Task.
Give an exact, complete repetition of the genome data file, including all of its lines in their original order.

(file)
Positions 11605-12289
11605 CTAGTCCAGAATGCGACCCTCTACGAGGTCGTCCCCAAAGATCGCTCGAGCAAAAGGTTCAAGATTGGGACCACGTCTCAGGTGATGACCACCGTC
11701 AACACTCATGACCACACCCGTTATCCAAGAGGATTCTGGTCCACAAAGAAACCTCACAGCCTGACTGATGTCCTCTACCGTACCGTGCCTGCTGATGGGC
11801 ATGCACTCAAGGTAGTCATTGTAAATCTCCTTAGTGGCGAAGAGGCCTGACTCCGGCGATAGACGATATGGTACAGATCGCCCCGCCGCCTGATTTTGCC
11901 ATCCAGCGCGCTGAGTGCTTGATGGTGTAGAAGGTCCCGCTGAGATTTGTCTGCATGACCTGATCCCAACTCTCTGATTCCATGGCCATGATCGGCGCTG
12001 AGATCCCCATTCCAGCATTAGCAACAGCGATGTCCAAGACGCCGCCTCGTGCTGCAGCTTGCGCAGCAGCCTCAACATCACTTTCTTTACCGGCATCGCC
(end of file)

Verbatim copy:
Positions 11605-12289
11605 CTAGTCCAGAATGCGACCCTCTACGAGGTCGTCCCCAAAGATCGCTCGAGCAAAAGGTTCAAGATTGGGACCACGTCTCAGGTGATGACCACCGTC
11701 AACACTCATGACCACACCCGTTATCCAAGAGGATTCTGGTCCACAAAGAAACCTCACAGCCTGACTGATGTCCTCTACCGTACCGTGCCTGCTGATGGGC
11801 ATGCACTCAAGGTAGTCATTGTAAATCTCCTTAGTGGCGAAGAGGCCTGACTCCGGCGATAGACGATATGGTACAGATCGCCCCGCCGCCTGATTTTGCC
11901 ATCCAGCGCGCTGAGTGCTTGATGGTGTAGAAGGTCCCGCTGAGATTTGTCTGCATGACCTGATCCCAACTCTCTGATTCCATGGCCATGATCGGCGCTG
12001 AGATCCCCATTCCAGCATTAGCAACAGCGATGTCCAAGACGCCGCCTCGTGCTGCAGCTTGCGCAGCAGCCTCAACATCACTTTCTTTACCGGCATCGCC